This element discourages you from making too many small words, but it can also help you to catch words you might otherwise miss. Tiles are color-coded according to how many turns they have left before they turn, and tiles on their last turn will animate, making them stand out even more. You can see the letters you ought to use at a glance, which can sometimes give your brain a nudge in the right direction. As you clear tiles, more letters appear, until finally there aren’t any playable moves. Your score is tallied, and based on how well you do, you’ll receive a new bear for your collection. Bears are basically equippable buffs, giving you a bonus percentage on your final score, extra points for using certain letters, and so on, and you can level up those buffs by collecting multiples of the same bear. After using a bear, you’ll have to wait for a cooldown timer to count down before you can use them again. The more powerful the bear, the longer the cooldown.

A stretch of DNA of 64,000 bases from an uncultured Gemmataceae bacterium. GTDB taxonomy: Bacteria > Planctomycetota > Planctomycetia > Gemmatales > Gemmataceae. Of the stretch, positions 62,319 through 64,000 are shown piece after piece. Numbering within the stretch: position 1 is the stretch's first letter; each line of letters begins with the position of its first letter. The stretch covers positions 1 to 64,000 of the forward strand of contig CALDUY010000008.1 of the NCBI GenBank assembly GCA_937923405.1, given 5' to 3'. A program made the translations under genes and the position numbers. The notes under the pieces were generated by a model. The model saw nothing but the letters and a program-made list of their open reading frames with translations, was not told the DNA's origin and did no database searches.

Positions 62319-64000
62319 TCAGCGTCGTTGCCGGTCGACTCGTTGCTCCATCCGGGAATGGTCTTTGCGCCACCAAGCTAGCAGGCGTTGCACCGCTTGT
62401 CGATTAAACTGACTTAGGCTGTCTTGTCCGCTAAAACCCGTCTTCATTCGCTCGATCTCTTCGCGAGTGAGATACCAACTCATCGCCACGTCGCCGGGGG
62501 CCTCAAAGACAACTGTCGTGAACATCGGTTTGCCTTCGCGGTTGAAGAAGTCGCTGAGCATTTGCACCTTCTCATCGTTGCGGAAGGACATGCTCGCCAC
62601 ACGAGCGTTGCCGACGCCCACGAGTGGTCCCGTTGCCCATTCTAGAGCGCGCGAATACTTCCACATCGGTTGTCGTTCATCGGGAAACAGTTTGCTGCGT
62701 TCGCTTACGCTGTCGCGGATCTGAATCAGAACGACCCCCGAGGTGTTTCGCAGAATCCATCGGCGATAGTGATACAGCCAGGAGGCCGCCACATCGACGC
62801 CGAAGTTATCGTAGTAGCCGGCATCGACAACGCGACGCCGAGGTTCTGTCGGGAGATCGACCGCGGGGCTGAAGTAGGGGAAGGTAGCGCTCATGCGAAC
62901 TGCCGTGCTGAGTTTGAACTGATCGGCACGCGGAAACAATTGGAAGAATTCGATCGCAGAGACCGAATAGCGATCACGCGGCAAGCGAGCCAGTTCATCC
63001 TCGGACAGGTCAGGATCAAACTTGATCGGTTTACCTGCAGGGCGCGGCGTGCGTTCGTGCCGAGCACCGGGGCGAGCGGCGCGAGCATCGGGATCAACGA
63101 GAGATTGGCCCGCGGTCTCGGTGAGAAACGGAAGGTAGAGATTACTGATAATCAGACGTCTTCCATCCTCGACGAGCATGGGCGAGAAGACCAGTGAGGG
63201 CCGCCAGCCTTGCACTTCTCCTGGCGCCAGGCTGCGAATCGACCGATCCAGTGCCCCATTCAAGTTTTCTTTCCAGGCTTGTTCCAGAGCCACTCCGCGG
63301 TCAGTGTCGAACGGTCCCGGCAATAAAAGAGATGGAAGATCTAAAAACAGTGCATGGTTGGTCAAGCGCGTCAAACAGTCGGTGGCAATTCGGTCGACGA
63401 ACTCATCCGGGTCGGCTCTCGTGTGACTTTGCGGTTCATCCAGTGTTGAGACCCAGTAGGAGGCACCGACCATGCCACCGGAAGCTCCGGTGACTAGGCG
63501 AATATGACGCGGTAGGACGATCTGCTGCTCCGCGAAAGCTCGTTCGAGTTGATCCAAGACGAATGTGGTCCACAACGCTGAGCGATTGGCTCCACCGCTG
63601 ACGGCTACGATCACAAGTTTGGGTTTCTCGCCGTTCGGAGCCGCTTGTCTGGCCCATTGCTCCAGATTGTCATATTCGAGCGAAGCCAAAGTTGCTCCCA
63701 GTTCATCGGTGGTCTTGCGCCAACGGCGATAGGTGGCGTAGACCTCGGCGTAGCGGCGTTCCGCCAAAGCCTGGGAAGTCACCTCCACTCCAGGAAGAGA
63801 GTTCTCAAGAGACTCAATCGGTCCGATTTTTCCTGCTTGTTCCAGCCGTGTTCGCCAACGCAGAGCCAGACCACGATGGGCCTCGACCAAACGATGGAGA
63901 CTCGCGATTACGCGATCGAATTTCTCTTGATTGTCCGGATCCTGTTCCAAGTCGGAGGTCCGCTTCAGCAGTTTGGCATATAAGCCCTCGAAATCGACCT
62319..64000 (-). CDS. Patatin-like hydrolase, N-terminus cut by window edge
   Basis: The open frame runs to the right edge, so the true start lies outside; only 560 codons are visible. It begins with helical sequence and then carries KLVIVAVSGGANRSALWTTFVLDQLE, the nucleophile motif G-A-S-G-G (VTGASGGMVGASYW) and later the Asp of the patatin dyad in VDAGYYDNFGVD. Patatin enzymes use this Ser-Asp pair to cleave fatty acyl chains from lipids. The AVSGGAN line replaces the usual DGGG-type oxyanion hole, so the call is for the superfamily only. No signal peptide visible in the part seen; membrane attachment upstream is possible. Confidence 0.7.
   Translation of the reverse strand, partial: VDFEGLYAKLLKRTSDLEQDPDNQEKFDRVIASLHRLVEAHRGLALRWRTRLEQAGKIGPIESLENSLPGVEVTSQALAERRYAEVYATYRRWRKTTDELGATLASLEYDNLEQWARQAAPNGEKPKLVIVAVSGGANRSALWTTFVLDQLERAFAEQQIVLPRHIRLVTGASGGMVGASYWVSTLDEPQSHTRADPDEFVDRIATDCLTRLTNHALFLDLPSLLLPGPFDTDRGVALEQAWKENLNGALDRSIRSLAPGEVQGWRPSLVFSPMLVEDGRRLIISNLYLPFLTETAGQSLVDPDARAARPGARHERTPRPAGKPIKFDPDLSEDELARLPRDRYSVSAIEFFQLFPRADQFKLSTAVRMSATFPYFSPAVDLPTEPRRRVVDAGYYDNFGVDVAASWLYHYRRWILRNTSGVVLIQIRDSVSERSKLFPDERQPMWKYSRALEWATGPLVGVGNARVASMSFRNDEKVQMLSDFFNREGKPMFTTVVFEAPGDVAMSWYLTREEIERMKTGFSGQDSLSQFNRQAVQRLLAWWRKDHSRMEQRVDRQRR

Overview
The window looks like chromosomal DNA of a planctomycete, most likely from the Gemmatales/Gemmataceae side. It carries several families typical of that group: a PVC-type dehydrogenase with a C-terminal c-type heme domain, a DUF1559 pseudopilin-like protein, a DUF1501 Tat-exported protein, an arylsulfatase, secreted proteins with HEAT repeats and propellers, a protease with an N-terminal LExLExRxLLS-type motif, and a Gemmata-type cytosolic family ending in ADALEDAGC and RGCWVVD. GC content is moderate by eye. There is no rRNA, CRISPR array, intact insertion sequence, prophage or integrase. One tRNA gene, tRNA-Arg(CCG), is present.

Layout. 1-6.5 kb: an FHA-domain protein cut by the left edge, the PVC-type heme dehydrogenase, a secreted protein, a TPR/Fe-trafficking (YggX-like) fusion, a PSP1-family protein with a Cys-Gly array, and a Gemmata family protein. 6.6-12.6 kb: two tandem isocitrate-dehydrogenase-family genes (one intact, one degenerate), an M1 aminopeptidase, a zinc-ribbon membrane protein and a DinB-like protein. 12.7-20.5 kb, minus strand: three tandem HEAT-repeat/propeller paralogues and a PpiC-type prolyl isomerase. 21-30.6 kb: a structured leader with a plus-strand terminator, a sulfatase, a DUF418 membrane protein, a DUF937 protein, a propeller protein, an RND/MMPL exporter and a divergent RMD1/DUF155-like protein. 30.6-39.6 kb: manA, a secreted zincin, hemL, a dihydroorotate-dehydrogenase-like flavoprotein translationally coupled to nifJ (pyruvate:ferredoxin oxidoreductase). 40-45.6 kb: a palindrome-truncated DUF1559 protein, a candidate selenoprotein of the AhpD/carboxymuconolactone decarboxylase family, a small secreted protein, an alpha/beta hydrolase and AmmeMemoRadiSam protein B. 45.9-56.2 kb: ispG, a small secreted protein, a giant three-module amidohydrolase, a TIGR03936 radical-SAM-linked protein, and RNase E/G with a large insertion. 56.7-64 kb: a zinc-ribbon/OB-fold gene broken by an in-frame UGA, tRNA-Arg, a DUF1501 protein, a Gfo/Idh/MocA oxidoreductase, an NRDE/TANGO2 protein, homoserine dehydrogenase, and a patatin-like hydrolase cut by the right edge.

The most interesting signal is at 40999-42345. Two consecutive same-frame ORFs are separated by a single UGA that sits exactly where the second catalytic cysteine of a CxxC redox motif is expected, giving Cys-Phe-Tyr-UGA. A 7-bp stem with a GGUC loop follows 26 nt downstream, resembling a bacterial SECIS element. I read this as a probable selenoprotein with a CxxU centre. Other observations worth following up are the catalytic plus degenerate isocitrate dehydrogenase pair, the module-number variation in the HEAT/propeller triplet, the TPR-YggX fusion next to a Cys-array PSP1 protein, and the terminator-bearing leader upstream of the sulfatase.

It’s a pretty cute idea, but it does result in a bit of a logjam in the middle sections of the game. Starting from around the third set of levels, it’s very difficult to clear the stage goal without bringing powerful bears in with you. The most powerful bears often have cooldowns of several hours or even a day, and you naturally won’t have too many of them at your disposal early on. This effectively results in having one or two good shots at each stage per session, after which you’ll need to wait for your bears to recharge. Since you can only advance through the sets by clearing the goals on a number of stages and beating the boss stage, it’s pretty frustrating to have to wait for a long time to get going again. You can still play the stages, but without strong bears, you’ll likely only be able to swing the lower goal, which isn’t exactly walking away with nothing, but doesn’t help you advance. This problem works itself out as you grow your collection of rare and legendary bears.